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The biggest losers, without a doubt, are the Haredi parties, Shas and United Torah Judaism.
You will not have much time this week for your gathering - the haftorah is very short, only ten pesukim. (Let me be clear. I most certainly do not support Kiddush Clubs for a variety of reasons, not the least of which is the what should be obvious lowliness of leaving a shul minyan to go and have a whiskey party, and not being able to wait until after davening. Despite efforts to combat these gatherings, I know they still exist and figured I would warn “the guys” about the brevity of this week’s haftorah.)
“Let me be honest with you,” the rosh yeshiva began. It was not a good sign. I was sitting for a farher, an entrance interview, with the rosh yeshiva of a well-known yeshiva in Jerusalem, and it was about to go very badly. I was, to be fair, a very unusual applicant. I had just graduated from law school. My classmates and friends were headed off to prestigious clerkships or to seek their fortunes. I had other plans. My secular learning had now outpaced my Torah learning, and it was time, I believed, to catch up.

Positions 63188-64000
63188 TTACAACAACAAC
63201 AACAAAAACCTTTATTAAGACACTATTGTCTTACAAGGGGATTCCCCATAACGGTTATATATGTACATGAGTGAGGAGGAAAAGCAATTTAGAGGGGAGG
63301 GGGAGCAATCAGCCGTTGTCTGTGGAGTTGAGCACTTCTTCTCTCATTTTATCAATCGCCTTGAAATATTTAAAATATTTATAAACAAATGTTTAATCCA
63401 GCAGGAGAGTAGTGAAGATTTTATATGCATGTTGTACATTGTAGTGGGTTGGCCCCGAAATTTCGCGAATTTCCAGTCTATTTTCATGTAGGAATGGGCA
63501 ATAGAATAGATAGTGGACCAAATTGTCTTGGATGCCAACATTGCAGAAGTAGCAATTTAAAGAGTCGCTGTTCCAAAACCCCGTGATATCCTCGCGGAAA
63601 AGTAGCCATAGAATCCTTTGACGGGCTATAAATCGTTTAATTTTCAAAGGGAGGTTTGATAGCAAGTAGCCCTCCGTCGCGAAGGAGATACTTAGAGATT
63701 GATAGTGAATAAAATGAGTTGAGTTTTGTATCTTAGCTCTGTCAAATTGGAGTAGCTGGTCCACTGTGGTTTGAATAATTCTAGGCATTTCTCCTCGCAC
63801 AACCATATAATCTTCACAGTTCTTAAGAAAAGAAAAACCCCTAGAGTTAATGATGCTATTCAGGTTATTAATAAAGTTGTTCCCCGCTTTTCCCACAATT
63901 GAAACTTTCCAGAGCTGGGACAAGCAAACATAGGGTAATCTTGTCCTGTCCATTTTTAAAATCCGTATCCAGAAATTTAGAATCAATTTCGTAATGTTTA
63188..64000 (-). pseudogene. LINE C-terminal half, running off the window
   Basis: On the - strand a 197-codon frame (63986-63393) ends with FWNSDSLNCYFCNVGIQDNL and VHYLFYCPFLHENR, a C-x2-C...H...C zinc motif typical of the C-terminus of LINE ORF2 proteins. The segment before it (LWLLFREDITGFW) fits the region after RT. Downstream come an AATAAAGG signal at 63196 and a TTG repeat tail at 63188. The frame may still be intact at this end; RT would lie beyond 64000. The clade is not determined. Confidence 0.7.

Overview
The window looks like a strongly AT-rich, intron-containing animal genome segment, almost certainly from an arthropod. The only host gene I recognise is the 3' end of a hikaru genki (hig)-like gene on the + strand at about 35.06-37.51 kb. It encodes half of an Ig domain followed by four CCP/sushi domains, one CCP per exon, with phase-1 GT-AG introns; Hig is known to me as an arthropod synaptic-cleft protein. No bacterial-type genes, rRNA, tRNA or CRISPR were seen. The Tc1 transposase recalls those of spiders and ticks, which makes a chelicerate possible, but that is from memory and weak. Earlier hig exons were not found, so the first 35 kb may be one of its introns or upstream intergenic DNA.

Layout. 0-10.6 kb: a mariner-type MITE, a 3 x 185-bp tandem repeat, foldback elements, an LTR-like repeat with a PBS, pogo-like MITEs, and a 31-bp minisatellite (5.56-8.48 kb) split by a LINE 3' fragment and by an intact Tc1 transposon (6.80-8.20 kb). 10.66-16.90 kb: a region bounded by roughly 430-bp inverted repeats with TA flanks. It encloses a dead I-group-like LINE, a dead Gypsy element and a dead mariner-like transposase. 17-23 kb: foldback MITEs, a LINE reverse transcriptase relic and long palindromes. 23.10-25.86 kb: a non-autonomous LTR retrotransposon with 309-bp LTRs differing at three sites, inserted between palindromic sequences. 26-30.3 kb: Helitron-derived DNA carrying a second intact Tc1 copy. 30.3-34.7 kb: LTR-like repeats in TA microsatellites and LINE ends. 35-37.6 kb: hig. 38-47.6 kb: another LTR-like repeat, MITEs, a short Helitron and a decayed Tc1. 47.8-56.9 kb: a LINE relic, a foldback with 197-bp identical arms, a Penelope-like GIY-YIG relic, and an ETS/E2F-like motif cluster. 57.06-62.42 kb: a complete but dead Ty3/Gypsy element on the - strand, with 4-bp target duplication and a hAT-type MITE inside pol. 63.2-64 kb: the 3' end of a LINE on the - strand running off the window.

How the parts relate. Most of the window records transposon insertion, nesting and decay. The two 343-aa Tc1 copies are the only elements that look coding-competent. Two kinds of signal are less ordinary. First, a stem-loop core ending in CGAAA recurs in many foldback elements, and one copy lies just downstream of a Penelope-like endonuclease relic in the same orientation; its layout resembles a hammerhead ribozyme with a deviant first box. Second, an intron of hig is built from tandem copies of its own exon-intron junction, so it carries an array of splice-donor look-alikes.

Rabbi Chaim Breisch, 65, one of the deans of the Mesivta yeshiva in London, died from drowning, and one of his students, Rabbi Yitzhak Beigel, in his 30s, was lightly injured and was hospitalized.
The Koren Mesorat HaRav Siddur, a new Hebrew/English prayer book with commentary based on the teachings of Rabbi Joseph B. Soloveitchik, has just been published by Koren Publishers Jerusalem in partnership with the OU Press. This long-awaited prayer book presents for the very first time Rabbi Solovetichik’s insights on Jewish prayer.
The morning of November 8 (11 Cheshvan) was an unusual one for me. I had awakened early in preparation for a flight out of town to deliver a presentation at a teacher in-service program in the New York area. I scrolled through my inbox only to learn that Rabbi Nosson Tzvi Finkel, rosh yeshiva of Mir Jerusalem, had passed away hours before.
The Jewish Press' continuing coverage, in our Family Matters section, of students' claims of abuse at the hands of unidentified teachers in our yeshivos, attests to the significance we attach to the problem. Yet we are constrained to note our serious reservations about how the issue has been treated in The Jewish Week.